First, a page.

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Innovation as the Backbone of Sustainable Development Goals

Adoración Mozas-Moral
Enrique Bernal-Jurado
Domingo Fernández-Uclés
1,* and
Miguel Jesús Medina-Viruel
Department of Business Organization, Marketing and Sociology, University of Jaén, 23071 Jaén, Spain
Department of Economics, University of Jaén, 23071 Jaén, Spain
Department of Statistics, Econometrics, Operational Research, Business Organization and Applied Economics, University of Cordoba, 14071 Córdoba, Spain
Author to whom correspondence should be addressed.
Sustainability 2020, 12(11), 4747;
Submission received: 15 May 2020 / Revised: 1 June 2020 / Accepted: 8 June 2020 / Published: 10 June 2020


This paper focuses on the achievement of one of the Sustainable Development Goals (SDG) through the use of Information and Communication Technologies (ICT) in Social Economy enterprises. Specifically, this research studies which are the conditioning factors for the active use of ICT (technological innovation) in the second-degree of olive oil cooperativism in Spain. The reason for the importance of this sector is that it currently leads world oil production. Moreover, second-degree cooperativism overcomes one of the problems frequently pointed out by the literature on the olive sector, namely the lack of concentration and integration of supply. In order to achieve the objective established in this research study, the fuzzy set Qualitative Comparative Analysis (fsQCA) methodological technique has been used. The results obtained indicate that the degree of technological innovation is favored by the intensity of cooperative integration, diversification within the company, orientation towards the final market (packaged sales), ICT training of employees, the commercial importance of the foreign sector and the supply of ecological products.

1. Introduction

Through the Millennium Development Goals, the efforts of the different countries of the world were grouped together and channelled into a movement against poverty, which, until then, was the most successful in history [1]. The Millennium Development Goals gave way to the Sustainable Development Goals (hereinafter SDG). In September 2015, the Heads of State and Government of more than 150 countries, meeting as an Assembly at the United Nations, approved Agenda 2030 on the Sustainable Development Goals, which included 169 goals grouped into 17 objectives aimed at eradicating poverty and achieving sustainable development in its social, economic and environmental dimensions [2]. In this case, not only was the participation of all governments requested but it was also essential to have the help of citizens and businesses [3].
Reports linking the business sector to SDG [4,5,6,7,8,9] have been compiled [3]. In one of PWC’s reports [4], Director Malcolm Preston argued that ratification of SDG presents an opportunity and will change consumer demand and the way business is done, calling for corporate responsibility and commitment to SDG [3].
The importance of the Social Economy (henceforth SE) in achieving SDGs has been studied in the current scientific literature [10] and has been recognized by the United Nations and the International Labour Organization. In this sense, the United Nations Inter-Agency Working Group on the Social and Solidarity Economy noted the importance of the Social and Solidarity Economy, indicating that it could play a key role in the achievement of Agenda 2030, and has carried out several studies that show the link between this type of entity and SDGs [11,12].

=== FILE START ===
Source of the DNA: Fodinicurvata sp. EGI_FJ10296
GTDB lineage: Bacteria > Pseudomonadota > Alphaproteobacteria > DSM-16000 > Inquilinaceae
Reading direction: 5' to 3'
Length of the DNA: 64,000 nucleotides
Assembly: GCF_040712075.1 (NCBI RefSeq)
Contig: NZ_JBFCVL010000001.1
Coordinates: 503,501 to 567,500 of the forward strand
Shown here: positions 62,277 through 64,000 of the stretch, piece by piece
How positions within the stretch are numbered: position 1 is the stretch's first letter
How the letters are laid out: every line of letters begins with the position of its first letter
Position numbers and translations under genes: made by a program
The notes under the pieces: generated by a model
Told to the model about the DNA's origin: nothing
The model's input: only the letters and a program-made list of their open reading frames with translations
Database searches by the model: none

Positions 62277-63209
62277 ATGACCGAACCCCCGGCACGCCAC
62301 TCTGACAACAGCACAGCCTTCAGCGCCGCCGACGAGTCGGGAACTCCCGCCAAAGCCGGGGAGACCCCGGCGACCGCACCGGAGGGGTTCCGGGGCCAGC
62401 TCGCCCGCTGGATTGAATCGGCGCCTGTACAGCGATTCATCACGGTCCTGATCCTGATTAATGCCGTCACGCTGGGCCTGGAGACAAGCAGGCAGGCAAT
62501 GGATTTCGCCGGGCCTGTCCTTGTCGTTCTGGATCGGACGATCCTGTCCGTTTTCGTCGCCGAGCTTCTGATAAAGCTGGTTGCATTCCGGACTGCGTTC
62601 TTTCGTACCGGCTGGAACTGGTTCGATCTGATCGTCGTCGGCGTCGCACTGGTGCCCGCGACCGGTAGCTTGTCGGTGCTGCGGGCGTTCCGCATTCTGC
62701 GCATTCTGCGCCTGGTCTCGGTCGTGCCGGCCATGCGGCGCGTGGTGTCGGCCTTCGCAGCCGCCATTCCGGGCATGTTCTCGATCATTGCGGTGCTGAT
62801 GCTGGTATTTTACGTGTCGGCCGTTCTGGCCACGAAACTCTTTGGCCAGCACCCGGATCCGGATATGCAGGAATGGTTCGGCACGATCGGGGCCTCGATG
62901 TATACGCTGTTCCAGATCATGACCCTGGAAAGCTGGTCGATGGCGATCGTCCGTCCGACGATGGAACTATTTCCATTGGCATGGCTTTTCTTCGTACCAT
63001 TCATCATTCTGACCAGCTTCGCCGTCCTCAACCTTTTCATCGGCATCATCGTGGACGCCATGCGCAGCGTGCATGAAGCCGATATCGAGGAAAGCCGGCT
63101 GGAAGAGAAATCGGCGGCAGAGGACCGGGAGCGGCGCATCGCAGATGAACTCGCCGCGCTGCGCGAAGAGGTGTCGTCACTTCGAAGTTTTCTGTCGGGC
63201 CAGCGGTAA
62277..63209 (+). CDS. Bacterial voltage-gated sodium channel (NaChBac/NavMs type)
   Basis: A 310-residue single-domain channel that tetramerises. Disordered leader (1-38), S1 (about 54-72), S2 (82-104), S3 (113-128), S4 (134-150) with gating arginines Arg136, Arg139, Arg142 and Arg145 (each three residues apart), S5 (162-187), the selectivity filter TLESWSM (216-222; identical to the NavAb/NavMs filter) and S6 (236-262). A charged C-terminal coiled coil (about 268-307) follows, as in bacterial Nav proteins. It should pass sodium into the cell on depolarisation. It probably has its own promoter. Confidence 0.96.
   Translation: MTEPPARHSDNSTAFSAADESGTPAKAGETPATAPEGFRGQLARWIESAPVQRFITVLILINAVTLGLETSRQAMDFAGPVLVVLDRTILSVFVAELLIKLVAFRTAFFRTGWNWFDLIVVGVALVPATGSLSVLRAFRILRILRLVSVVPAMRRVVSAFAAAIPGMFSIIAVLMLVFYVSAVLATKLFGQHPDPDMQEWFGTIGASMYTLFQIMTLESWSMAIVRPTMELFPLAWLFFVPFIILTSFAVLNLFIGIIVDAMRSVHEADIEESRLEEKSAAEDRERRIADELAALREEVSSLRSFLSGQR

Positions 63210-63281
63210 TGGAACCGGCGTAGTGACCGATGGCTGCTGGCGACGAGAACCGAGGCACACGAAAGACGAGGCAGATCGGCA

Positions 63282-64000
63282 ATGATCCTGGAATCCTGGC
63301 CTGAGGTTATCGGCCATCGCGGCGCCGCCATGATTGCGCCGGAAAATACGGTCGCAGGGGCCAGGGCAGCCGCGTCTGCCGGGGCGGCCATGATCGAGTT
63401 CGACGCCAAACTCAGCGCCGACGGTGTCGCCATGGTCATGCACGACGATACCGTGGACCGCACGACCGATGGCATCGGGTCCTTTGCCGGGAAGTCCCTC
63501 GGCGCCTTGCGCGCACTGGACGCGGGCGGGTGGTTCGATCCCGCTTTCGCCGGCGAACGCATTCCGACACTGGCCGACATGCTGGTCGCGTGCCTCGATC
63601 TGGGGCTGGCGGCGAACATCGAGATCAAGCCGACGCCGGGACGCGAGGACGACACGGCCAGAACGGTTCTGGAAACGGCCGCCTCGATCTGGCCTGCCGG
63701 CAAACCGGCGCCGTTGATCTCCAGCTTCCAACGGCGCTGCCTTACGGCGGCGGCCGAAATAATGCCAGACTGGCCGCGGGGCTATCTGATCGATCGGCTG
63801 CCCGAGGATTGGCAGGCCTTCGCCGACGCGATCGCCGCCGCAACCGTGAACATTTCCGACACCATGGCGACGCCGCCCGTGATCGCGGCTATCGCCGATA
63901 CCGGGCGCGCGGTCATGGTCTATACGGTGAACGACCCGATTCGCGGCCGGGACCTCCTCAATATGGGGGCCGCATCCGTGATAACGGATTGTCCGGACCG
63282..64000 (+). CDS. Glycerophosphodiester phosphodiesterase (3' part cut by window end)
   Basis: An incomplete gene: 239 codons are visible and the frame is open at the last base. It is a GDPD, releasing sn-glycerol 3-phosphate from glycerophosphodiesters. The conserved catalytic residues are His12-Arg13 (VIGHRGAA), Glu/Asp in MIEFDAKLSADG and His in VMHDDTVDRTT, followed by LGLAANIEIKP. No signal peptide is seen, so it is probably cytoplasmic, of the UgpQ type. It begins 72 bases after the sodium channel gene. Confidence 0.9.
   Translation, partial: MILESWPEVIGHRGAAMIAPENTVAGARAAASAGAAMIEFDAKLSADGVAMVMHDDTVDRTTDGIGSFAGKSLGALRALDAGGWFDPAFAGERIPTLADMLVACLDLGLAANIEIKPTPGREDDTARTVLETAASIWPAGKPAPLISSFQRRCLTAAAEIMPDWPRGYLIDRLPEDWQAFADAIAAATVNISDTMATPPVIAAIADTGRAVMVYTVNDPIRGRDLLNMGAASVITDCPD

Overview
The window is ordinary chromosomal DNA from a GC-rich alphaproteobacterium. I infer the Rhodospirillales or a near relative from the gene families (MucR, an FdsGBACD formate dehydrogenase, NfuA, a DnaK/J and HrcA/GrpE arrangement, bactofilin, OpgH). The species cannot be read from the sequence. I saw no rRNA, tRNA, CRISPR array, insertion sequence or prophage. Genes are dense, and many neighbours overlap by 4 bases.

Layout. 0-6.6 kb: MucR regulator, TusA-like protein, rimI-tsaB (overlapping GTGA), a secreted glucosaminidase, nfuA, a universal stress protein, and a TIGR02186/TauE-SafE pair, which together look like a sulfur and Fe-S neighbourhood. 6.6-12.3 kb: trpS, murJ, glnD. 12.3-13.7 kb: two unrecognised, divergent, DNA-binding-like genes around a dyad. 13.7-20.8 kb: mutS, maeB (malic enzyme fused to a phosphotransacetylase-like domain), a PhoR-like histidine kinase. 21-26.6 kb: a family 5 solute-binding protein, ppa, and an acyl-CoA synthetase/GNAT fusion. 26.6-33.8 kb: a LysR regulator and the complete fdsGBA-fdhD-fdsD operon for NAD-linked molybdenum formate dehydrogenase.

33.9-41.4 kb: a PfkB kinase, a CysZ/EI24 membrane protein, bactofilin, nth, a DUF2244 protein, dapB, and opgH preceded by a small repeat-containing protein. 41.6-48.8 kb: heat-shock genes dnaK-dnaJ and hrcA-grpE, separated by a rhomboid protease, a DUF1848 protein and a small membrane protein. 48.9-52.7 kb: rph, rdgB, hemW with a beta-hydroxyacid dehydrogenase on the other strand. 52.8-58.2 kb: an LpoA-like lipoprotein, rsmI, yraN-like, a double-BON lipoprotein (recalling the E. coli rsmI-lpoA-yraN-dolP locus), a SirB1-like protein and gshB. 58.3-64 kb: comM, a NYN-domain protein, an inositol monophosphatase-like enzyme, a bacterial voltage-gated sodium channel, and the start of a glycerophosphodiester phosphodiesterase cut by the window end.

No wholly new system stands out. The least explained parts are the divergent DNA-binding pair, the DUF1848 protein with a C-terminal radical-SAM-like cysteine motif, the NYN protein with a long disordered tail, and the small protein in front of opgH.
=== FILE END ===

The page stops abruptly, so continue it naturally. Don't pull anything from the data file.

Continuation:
In this paper, we focus our analysis on one family of the Social Economy: agricultural cooperativism. Specifically, we will analyze the Spanish olive cooperative movement for several reasons: (a) Spain is the world’s leading producer of olive oil and more than 70% of its output is produced by cooperatives [13,14]. According to the data provided by the International Olive Oil Council [15,16] for the 2018-19 campaign, Spain has produced more than 51% of the world’s olive oil and the new plantations predict a constant increase; (b) There are 11,316,000 hectares in the world that are exclusively dedicated to the cultivation of 1.500 million olive trees (72% are mountain and hill trees), located mainly in the Mediterranean basin (79%), which gives them an enormous environmental value (at the same time that they serve to reduce erosion, they constitute a CO2 sink) which leads them to be considered by many researchers as public goods [3]; (c) Annually, an increase in the world’s olive grove surface area is observed, which represents 1% per year (between 34 and 45 million seedlings, which means 154,000 new hectares). The importance of olive groves is spreading worldwide, since 56 countries already cultivate olive groves and 169 consume them [17] and these figures are increasing year by year [3]; (d) On the other hand, the production of olive oil in relation to the total of oils and fats produced in the world represents only 2%. However, consumption has been growing by between 2 and 3.9% annually, which is why companies are interested in this product with their turnover increasing in recent years, ranging from 9000 to 13,600 million euros per year and employing over 30 million people [17]. All of these reasons make it a strategic sector worldwide and for Spain, in particular.